Yes.  The Galileo somatosensory stimulation system can be used in all imaging systems.  Since it is a pneumotactile system, unlike electrical stimulation methods it creates no interference problems of any kind.  The Galileo is 100% compatible with all neuroimaging devices.
Unlike all other stimulation methods, the Galileo can be used to provide direct somatosensory stimulation without interference inside all imaging environments, so there is often no need to use indirect stimulation (e.g., visual, audial).  The pneumotactile design also allows for the recruitment of nerves in the natural order, small to large, rather than effectively all at one with electrical stimulation.  This is an 8-channel system, with the channels able to be accessed individually.  Finally, the Galileo is non-invasive and safe, with zero reported problems in years of heavy use in many research institutions.
Since the Galileo is a pneumatic-based, non-invasive system, there is essentially no safety risk of any kind.  Our CEO says, “The only way you could hurt someone with the Galileo is to pick it up and hit them with it.”
At this time, the Galileo is a research-only system.  However, many of our researchers are now testing for the potential therapeutic benefits of this unique pneumotactile, saltatory system.  Its 100% compatibility with all neuroimaging systems has opened the door to a great many therapeutic possibilities.
One of our research partners is already in clinical trials evaluating the therapeutic possibilities of the Galileo for stroke therapy.  Others are looking into testing the Galileo for possible therapeutic use in Autism Spectrum Disorder (ASD), Traumatic Brain Injury (both TBI and mTBI – the NIH has advised us that this is a real possibility), improvement of blood-flow velocity to the brain in cancer patients, and enhancement of undeveloped neural connections in premature infants. A research director at the Veterans Administration has told us that he sees possibilities for PTSD and Parkinson’s.  The Galileo’s 8-channels offer opportunities in a wide array of possible therapies.
We developed the Galileo to dramatically enhance your research possibilities with somatosensory stimulation while at the same time making the system as easy to use as possible.  In the first place, this means that we designed the system to remove all unnecessary complexity.    In practice, this also means that we provide remote assistance to you on system implementation and use questions at no extra charge.  Although we do provide a full training package for a fee (remote or on site), we have found that 95% of the time we can get you past the difficulties using the “we are here to help at no extra charge” option.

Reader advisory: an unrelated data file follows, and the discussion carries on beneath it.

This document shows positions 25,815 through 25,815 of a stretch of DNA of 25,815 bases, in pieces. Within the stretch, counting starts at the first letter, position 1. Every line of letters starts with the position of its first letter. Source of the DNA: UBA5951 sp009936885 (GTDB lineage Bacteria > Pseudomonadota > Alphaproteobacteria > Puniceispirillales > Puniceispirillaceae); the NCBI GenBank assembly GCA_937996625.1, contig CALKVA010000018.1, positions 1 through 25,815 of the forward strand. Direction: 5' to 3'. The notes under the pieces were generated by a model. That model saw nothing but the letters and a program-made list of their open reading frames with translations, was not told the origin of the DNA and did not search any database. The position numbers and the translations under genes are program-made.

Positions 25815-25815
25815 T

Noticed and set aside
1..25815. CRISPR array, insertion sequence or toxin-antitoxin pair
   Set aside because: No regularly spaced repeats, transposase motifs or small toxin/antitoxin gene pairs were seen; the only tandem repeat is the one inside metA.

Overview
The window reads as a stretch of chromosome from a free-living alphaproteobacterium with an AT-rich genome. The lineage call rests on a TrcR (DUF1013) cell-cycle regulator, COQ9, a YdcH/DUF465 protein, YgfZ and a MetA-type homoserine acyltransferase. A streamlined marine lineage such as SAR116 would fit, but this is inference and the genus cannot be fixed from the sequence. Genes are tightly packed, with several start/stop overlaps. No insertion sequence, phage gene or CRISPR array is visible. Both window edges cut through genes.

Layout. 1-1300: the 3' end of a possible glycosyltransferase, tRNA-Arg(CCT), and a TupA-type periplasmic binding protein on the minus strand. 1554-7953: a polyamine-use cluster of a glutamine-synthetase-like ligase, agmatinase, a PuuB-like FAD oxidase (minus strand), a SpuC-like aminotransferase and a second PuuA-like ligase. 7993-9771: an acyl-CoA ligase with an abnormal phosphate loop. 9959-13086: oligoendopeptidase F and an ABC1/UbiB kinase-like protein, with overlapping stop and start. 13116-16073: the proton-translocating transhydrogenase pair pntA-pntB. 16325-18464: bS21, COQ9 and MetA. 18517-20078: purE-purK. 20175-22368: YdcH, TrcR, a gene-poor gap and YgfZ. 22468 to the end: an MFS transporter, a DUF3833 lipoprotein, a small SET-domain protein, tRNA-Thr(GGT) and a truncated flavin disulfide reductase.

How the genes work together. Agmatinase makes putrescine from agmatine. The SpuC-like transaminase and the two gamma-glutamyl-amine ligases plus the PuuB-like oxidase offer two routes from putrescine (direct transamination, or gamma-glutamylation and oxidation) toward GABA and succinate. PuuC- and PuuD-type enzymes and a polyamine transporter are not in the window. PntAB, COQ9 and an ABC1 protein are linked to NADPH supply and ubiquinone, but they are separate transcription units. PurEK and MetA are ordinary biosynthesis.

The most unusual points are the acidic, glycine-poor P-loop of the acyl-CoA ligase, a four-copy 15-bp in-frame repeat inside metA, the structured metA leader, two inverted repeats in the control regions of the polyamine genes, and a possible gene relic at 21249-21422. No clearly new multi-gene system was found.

No.  Since there are moving components (e.g. pumps), some relatively minor noise is of course generated.  We take strong steps to further mitigate the noise through interior design and insulation techniques.  The Galileo is also configured to operate with several tube lengths that allow you to place the Galileo a significant distance away from the subject, and even behind a barrier or in another room.  The tube lengths are 5.2 meters (17 feet) and 7.6 meters (25 feet).
No.  Like all systems, components can wear out, but we build the system using the highest-quality components and have had no significant failures to date.  The only issue that has come up from time to time is damage to the system during shipping.  We take great pains to package the system to withstand rough handling, but some shippers find creative ways to overcome all precautions.  We recommend using only quality transportation companies, and securing substantial insurance in case of any damage.  All shipments are FOB EMCI, but if we handle the shipping for you, we will use a quality company and still purchase significant insurance on your behalf.  We find that simply having a relatively large amount of insurance in place all by itself promotes better behavior from transportation companies.
We offer a one-year warranty as part of the cost of the system.  Various extensions of the warranty are available for a fee.  These extended warranties are normally purchased with the Galileo, but if the system is operating normally we allow the purchase of an extended warranty for up to 90 days from the date on which you receive the system.
The usual lead time in the recent past has been approximately 6-8 weeks.  We build the Galileo system one at a time and customize as necessary, and produce them in the order of the dates in which the purchase was made (in certain situations where we are convinced timing is crucial, we do consider expediting an order for an additional fee).  Although supply chain issues can surprise, we work toward being our own supply chain by carrying significant inventory of critical components.
We are a “one stop shop” for all things Galileo.  We have standard pricing available for all accessories.  We usually have these in stock, although larger orders may require scheduling.
All rights to this pneumotactile, non-invasive, saltatory 8-channel system, including multiple patents, are held by Epic Medical Concepts & Innovations, Inc. (EMCI).
Yes.  If you are interested in exploring potential therapeutic applications, and are seeking grants for that important work, please contact us and we will be happy to explore with you how we can work together to advance this work, and to produce a viable version of the Galileo for use in whatever therapeutic application aligns with your interests.